Updated 11:14 a.m. Dec. 5: This article has been updated to include comment from expo organizers at the US Concealed Carry Association.
A gun show scheduled to take place in Downtown Pittsburgh in May should be cancelled in the wake of the Tree of Life mass shooting, City Council member Rev. Ricky Burgess said Tuesday.
The 2019 Concealed Carry Expo is billed as “an action-packed three-day expo dedicated to American gun owners” that includes “a free live-fire shooting range to test new handguns and a huge selection of gear, services and information from our trusted industry partners,” per the event’s website. Attendees are encouraged to bring their weapons — “Defensive sidearms are welcome inside this show,” a promo reads — as long as they follow any and all applicable laws.
Pointing to October’s mass shooting at the Tree of Life synagogue and recurring gun violence in communities across the city and region, Burgess on Tuesday called for the cancellation of the expo, which is slated for Downtown’s David L. Lawrence Convention Center May 17 through 19. It’s an annual event held in cities across the nation — last year’s was held in Louisville, Ky.
In a Tuesday afternoon phone call with The Incline, Burgess said his office would send one letter to the Sports & Exhibition Authority of Pittsburgh and Allegheny County, the owner of the convention center, and a second to event organizers at the US Concealed Carry Association (USCCA). Both letters were issued by Tuesday afternoon, and both stressed Burgess’s objections to the timing and celebratory nature of the expo.
“I am asking them not to come to Pittsburgh and not have this event given the recent tragedy at Tree of Life as well as ongoing violence in our communities,” Burgess said by phone. “The last thing we need is something to advocate guns. We have 300 million guns in the U.S. and an untold number of homicides and serious shootings. We need less guns, not more.”
Burgess represents District 9, which includes East Hills, East Liberty, Friendship, Garfield, Homewood, Larimer, Lincoln-Lemington-Belmar and North Point Breeze.
In a statement sent to The Incline, Tim Schmidt, the president and founder of the USCCA, said, “The hundreds of thousands of law-abiding Americans who support the USCCA share the heartbreak of criminal activity in Pittsburgh, Thousand Oaks and throughout the country. Too many lives have been lost because murderous maniacs know that many Americans often don’t have the ability to protect themselves, whether they be in places of worship, schools, restaurants or shopping malls.”
Schmidt added, “We would encourage Council member Burgess and any others who may have mistaken, pre-conceived notions about responsibly armed Americans to join us in May because we believe that education is key to finding common ground on self-defense issues.”
Kristin Wenger, communications director with Visit Pittsburgh, said the expo was booked in May 2018.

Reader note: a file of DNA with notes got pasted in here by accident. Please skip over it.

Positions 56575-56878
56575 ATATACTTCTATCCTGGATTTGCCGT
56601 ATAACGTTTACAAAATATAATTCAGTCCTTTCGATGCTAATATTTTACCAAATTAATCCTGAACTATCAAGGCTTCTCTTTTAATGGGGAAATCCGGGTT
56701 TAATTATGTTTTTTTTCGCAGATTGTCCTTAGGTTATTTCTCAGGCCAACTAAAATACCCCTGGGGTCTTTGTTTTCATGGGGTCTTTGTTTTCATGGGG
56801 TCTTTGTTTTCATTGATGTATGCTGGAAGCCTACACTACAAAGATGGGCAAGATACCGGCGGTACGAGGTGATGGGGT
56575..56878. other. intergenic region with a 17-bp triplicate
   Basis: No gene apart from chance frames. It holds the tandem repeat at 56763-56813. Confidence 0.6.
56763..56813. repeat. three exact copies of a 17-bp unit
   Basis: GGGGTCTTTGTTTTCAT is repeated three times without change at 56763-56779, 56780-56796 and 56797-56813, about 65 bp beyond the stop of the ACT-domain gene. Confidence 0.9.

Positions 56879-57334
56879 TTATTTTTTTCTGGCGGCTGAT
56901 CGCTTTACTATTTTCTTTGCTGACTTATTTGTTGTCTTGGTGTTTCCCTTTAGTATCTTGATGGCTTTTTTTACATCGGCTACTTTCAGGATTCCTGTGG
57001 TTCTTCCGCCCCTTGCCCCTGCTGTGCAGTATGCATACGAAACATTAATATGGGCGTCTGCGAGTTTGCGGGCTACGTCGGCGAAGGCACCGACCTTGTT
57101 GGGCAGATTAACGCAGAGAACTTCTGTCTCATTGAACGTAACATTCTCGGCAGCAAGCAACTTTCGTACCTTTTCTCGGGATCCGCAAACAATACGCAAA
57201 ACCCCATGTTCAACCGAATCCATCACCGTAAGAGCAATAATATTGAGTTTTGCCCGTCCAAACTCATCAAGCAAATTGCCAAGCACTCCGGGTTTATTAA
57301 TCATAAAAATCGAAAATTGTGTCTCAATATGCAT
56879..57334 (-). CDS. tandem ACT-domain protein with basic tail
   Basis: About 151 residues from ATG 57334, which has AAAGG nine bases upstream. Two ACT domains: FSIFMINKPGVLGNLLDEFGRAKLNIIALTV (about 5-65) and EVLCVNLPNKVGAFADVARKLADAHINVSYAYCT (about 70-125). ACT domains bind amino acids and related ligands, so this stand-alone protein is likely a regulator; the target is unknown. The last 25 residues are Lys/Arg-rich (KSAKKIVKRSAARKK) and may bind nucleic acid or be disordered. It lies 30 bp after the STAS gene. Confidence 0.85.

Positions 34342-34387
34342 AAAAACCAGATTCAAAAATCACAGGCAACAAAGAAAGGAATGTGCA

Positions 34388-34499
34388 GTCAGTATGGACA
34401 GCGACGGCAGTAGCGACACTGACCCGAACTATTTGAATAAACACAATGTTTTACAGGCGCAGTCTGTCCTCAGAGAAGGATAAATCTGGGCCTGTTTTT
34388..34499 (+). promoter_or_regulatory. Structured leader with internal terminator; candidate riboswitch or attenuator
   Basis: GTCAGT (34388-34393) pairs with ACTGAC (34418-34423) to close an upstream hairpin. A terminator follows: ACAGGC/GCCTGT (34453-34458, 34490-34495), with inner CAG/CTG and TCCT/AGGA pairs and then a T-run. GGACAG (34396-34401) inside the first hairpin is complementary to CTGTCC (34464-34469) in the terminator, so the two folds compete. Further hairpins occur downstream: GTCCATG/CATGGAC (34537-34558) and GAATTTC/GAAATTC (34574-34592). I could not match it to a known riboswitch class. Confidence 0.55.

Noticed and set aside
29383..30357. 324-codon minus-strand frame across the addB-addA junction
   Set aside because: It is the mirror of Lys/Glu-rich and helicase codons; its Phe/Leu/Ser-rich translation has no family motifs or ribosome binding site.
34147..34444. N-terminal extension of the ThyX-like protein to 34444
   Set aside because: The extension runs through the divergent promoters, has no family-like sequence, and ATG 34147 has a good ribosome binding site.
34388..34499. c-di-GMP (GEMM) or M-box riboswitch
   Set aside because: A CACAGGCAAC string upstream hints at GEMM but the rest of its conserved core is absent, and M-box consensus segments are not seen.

Burgess, who said he favors eliminating gun shows altogether, added that upon learning of the expo he became “extremely concerned and upset that this is being planned for the city at time like this when families are still in mourning here in Pittsburgh.”
“This event makes a mockery of that tragedy and their grief,” Burgess said.
In February, the mayor of Fort Lauderdale successfully pushed for the cancellation of a gun show there on the heels of a mass shooting at a high school in nearby Parkland that left 17 people dead. (Fort Lauderdale’s subsequent push for a broader and more sustained gun show ban ultimately prompted a First Amendment lawsuit.)
In 2013, gun shows were also cancelled in and around Newtown, Conn., in the wake of the elementary school shooting at Sandy Hook. The same happened in and around Las Vegas after the 2017 mass shooting there. Calls for gun show cancellations were also seen after Columbine.
In Pittsburgh, the Oct. 27 mass shooting at the Tree of Life synagogue in Squirrel Hill left 11 dead and six wounded. It’s been called the deadliest attack on the Jewish community in U.S. history and is being treated as a hate crime.
According to authorities, the accused gunman, 46-year-old Robert Bowers of Baldwin, arrived at the synagogue during morning services armed with four firearms: an AR-15 rifle and three glock .357 handguns. The New York Times reported that Bowers owned 10 guns in total, all of them legally acquired.
The shooting has prompted renewed discussions among local elected officials about municipal restrictions on firearms in Pittsburgh.
While pro-gun events, including the NRA’s annual convention, have been held in Pittsburgh and at the convention center before, Burgess said he found the timing of this one particularly egregious.
As of Tuesday afternoon, Burgess said he had yet to enlist the support of other council members in opposing the Concealed Carry Expo. He said he would send his letters of objection and then likely work to drum up support from other local leaders.
“I think time is of the essence here,” Burgess said of his decision not to wait.
Multiple emails from The Incline to the mayor’s office and council members on the subject went unreturned. Attempts to contact representatives of the convention center were similarly unsuccessful. An email sent to a spokesperson with the Sports & Exhibition Authority of Pittsburgh and Allegheny County was not immediately responded to.
In an email to The Incline, Wenger said Visit Pittsburgh had yet to hear from anyone concerned about the event but added, “please know that we are very sensitive to this issue.”